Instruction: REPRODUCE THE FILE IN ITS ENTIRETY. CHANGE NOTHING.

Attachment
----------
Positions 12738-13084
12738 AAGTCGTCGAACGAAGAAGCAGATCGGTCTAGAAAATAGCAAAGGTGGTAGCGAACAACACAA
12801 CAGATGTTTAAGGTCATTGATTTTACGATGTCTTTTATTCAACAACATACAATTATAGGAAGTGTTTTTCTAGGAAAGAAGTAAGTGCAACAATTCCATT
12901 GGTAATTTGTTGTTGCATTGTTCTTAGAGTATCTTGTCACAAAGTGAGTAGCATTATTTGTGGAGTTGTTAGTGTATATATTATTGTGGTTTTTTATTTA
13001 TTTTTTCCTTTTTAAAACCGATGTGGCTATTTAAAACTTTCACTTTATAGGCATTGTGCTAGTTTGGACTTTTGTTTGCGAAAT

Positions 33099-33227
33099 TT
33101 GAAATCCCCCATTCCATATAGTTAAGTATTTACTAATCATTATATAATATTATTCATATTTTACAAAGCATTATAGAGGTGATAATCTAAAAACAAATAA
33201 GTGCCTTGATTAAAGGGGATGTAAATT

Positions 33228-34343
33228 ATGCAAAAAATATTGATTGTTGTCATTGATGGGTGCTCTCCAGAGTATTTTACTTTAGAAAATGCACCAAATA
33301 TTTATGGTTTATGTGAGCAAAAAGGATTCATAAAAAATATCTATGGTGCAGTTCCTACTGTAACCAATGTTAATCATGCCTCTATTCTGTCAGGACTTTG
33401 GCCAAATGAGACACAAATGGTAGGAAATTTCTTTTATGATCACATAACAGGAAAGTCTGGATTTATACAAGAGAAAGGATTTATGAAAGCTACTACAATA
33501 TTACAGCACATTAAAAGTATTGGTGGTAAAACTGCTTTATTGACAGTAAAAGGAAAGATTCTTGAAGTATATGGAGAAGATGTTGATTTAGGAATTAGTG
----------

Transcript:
Positions 12738-13084
12738 AAGTCGTCGAACGAAGAAGCAGATCGGTCTAGAAAATAGCAAAGGTGGTAGCGAACAACACAA
12801 CAGATGTTTAAGGTCATTGATTTTACGATGTCTTTTATTCAACAACATACAATTATAGGAAGTGTTTTTCTAGGAAAGAAGTAAGTGCAACAATTCCATT
12901 GGTAATTTGTTGTTGCATTGTTCTTAGAGTATCTTGTCACAAAGTGAGTAGCATTATTTGTGGAGTTGTTAGTGTATATATTATTGTGGTTTTTTATTTA
13001 TTTTTTCCTTTTTAAAACCGATGTGGCTATTTAAAACTTTCACTTTATAGGCATTGTGCTAGTTTGGACTTTTGTTTGCGAAAT

Positions 33099-33227
33099 TT
33101 GAAATCCCCCATTCCATATAGTTAAGTATTTACTAATCATTATATAATATTATTCATATTTTACAAAGCATTATAGAGGTGATAATCTAAAAACAAATAA
33201 GTGCCTTGATTAAAGGGGATGTAAATT

Positions 33228-34343
33228 ATGCAAAAAATATTGATTGTTGTCATTGATGGGTGCTCTCCAGAGTATTTTACTTTAGAAAATGCACCAAATA
33301 TTTATGGTTTATGTGAGCAAAAAGGATTCATAAAAAATATCTATGGTGCAGTTCCTACTGTAACCAATGTTAATCATGCCTCTATTCTGTCAGGACTTTG
33401 GCCAAATGAGACACAAATGGTAGGAAATTTCTTTTATGATCACATAACAGGAAAGTCTGGATTTATACAAGAGAAAGGATTTATGAAAGCTACTACAATA
33501 TTACAGCACATTAAAAGTATTGGTGGTAAAACTGCTTTATTGACAGTAAAAGGAAAGATTCTTGAAGTATATGGAGAAGATGTTGATTTAGGAATTAGTG